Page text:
Fremont’s Mayor Offers a Fresh Look behind Solyndra’s Demise

Aug 21, 2013

Kelly Kline

Economic Development Director & Chief Innovation Officer

Recently, Fremont’s Mayor Bill Harrison took a look back at the very public demise of solar giant Solyndra, and shared the city’s lessons from that experience. You can view the original article here from PandoDaily, a startup tech website in Silicon Valley.

The Mayor begins by examining how Fremont responded to the Solyndra bankruptcy, while maintaining an unwavering commitment to clean technology. First and foremost, he makes the point that Fremont didn’t back down from its clean tech initiative:

We knew clean tech was a vital sector for future growth with high global impact. Poor Solyndra management and a dip in the solar energy market sank the company, not lack of opportunity ...”

Diversification was key to bouncing back. There was also an emphasis on getting the 1,000 laid off workers into other technology jobs, and proactively marketing the real estate opportunity, which ultimately led to Seagate expanding their Fremont operation into the building.

The Mayor then outlines what other cities can learn from Fremont’s experience:

If it seems too good to be true, it probably is. We were all guilty of buying into the hype surrounding the accelerated growth of the solar industry.” He also advises to make the best out of the worst. “While it may not be true that ‘any publicity is good publicity’, many industry thought leaders have discovered that Fremont’s clean tech portfolio extends beyond this one black sheep.”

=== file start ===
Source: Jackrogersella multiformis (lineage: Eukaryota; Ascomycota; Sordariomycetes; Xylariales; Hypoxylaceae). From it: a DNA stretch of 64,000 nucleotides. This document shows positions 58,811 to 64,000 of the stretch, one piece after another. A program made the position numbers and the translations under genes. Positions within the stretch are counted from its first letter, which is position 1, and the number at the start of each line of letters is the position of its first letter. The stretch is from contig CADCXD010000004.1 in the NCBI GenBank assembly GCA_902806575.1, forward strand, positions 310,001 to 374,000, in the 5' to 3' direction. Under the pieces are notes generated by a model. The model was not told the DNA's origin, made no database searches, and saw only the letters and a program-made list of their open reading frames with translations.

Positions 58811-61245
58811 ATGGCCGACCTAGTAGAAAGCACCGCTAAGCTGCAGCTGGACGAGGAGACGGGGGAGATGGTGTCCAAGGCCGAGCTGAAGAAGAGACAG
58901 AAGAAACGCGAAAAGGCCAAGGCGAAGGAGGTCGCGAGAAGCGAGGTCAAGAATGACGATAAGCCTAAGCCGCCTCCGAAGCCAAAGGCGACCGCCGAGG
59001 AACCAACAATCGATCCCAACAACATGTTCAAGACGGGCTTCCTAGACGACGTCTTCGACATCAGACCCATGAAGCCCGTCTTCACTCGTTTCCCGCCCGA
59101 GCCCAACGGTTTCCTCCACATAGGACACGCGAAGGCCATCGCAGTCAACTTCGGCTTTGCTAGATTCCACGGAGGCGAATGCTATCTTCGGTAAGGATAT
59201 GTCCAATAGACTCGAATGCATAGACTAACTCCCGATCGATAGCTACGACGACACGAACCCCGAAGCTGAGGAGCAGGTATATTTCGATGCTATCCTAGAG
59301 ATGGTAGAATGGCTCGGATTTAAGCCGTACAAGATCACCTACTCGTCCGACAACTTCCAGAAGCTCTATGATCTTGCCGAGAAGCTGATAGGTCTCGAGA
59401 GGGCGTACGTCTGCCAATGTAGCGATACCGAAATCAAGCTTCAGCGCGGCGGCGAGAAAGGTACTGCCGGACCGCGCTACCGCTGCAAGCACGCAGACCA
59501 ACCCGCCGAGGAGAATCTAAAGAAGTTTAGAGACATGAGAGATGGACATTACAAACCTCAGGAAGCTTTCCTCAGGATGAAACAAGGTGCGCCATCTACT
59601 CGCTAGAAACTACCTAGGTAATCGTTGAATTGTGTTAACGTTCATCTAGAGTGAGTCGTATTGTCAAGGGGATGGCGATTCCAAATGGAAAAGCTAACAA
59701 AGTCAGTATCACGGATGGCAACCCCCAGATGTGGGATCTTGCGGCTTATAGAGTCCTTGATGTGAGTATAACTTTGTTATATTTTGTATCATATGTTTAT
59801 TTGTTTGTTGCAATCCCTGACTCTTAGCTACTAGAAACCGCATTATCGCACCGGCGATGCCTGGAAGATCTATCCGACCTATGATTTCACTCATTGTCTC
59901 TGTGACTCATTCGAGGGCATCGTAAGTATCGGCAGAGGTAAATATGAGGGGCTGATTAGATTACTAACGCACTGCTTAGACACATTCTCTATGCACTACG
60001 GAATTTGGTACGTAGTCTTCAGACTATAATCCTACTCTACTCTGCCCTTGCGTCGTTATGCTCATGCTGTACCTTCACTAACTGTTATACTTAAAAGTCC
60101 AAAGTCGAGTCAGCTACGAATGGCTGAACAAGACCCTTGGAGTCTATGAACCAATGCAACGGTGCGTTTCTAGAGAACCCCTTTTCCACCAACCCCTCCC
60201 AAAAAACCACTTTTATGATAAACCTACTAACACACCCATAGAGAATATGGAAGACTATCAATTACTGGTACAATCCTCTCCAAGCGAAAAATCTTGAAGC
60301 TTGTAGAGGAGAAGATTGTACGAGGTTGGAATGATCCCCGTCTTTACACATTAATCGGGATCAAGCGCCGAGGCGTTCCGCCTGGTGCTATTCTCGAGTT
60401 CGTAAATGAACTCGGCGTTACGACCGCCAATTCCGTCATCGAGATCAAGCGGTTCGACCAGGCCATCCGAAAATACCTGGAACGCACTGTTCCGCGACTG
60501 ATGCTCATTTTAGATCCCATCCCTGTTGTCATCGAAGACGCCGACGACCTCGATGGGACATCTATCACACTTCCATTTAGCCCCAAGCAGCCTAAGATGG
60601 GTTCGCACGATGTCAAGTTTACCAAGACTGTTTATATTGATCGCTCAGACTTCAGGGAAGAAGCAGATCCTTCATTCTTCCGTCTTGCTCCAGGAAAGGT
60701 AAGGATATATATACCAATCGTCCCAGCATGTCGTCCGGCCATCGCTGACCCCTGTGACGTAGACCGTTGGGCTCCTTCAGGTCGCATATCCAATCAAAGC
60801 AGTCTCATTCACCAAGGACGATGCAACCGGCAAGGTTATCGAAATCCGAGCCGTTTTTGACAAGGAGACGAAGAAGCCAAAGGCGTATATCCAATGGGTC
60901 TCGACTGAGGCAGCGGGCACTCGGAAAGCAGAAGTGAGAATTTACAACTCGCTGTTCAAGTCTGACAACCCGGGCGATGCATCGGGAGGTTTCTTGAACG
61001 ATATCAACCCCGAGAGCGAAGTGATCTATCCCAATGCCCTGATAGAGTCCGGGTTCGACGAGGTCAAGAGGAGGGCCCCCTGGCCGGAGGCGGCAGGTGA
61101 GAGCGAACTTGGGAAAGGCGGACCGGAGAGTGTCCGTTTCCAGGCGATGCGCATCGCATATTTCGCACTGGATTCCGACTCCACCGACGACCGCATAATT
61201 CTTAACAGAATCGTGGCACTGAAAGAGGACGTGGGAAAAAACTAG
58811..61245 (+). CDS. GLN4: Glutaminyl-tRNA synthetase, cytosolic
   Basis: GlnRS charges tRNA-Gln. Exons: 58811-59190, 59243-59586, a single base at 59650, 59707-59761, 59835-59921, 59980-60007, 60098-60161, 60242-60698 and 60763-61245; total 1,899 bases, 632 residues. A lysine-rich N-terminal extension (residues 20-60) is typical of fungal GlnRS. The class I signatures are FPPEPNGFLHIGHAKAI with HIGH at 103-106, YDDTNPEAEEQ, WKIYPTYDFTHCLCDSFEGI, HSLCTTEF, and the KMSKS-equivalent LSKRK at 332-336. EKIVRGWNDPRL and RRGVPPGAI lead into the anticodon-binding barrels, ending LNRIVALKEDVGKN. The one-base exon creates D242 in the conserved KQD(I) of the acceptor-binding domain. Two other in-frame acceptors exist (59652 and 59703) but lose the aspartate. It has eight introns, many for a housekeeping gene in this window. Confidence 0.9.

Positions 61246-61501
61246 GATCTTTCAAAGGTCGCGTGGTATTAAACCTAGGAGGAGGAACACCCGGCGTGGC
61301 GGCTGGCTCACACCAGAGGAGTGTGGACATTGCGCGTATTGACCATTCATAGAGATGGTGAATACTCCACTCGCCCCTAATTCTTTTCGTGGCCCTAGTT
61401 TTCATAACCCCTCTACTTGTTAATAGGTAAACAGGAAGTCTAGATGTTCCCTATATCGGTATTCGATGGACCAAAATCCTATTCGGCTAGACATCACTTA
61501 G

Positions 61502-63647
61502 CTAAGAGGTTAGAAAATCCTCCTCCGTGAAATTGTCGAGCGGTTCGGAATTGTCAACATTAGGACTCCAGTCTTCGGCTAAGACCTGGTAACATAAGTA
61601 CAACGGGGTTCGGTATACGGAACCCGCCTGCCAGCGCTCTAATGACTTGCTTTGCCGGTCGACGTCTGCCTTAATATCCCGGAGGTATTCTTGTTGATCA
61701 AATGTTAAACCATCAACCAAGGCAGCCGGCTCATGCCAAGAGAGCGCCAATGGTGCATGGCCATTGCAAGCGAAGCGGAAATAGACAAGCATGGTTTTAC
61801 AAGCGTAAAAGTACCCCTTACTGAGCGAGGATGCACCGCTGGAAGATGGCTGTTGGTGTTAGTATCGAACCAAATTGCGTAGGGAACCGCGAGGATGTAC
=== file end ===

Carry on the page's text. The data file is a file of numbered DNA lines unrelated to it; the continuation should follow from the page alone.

In the future, Fremont will be using a “VC lens” to evaluate startups looking to call Fremont its home:

Examine the market opportunity with a healthy dose of skepticism. Question whether this specific startup has a unique advantage to withstand competition.”

Finally, the Mayor makes suggestions for clean tech companies to consider in evaluating real estate decisions, using the following checklist of questions:

  • Is there an established industry cluster?
  • Does the city offer any benefits, incentives or tax breaks?
  • Is there a workforce pipeline?
  • Is the city a cheerleader for innovation and growth?

In conclusion, the Mayor observes that:

“Fremont’s position as a startup haven and an innovation hub makes it almost inevitable that Solyndra won’t be the last company in our midst to go belly-up.”

However, continued cluster building will support the next generation of clean tech companies, including Tesla, Soraa, Redwood Systems and Deeya Energy. The Mayor notes that these companies “will be the names and success stories for which Fremont is remembered.”




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